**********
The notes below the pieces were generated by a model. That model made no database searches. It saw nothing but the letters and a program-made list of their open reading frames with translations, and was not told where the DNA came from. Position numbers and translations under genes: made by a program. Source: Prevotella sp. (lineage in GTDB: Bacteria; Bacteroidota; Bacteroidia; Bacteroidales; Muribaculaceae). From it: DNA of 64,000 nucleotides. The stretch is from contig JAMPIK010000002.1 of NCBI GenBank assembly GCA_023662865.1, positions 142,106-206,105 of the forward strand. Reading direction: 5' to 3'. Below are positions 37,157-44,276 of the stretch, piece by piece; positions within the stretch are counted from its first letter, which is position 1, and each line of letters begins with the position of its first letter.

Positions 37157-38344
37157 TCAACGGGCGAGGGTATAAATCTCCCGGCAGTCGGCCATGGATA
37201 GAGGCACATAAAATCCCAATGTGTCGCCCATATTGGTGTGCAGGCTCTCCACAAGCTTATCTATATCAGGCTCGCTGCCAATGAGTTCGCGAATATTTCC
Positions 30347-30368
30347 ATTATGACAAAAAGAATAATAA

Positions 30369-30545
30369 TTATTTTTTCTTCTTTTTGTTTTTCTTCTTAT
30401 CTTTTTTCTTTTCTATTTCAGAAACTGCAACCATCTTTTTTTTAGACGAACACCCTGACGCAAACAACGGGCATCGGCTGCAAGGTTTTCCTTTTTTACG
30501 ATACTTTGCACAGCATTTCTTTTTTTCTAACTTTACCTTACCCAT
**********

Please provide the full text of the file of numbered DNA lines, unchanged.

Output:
The notes below the pieces were generated by a model. That model made no database searches. It saw nothing but the letters and a program-made list of their open reading frames with translations, and was not told where the DNA came from. Position numbers and translations under genes: made by a program. Source: Prevotella sp. (lineage in GTDB: Bacteria; Bacteroidota; Bacteroidia; Bacteroidales; Muribaculaceae). From it: DNA of 64,000 nucleotides. The stretch is from contig JAMPIK010000002.1 of NCBI GenBank assembly GCA_023662865.1, positions 142,106-206,105 of the forward strand. Reading direction: 5' to 3'. Below are positions 37,157-44,276 of the stretch, piece by piece; positions within the stretch are counted from its first letter, which is position 1, and each line of letters begins with the position of its first letter.

Positions 37157-38344
37157 TCAACGGGCGAGGGTATAAATCTCCCGGCAGTCGGCCATGGATA
37201 GAGGCACATAAAATCCCAATGTGTCGCCCATATTGGTGTGCAGGCTCTCCACAAGCTTATCTATATCAGGCTCGCTGCCAATGAGTTCGCGAATATTTCC
Positions 30347-30368
30347 ATTATGACAAAAAGAATAATAA

Positions 30369-30545
30369 TTATTTTTTCTTCTTTTTGTTTTTCTTCTTAT
30401 CTTTTTTCTTTTCTATTTCAGAAACTGCAACCATCTTTTTTTTAGACGAACACCCTGACGCAAACAACGGGCATCGGCTGCAAGGTTTTCCTTTTTTACG
30501 ATACTTTGCACAGCATTTCTTTTTTTCTAACTTTACCTTACCCAT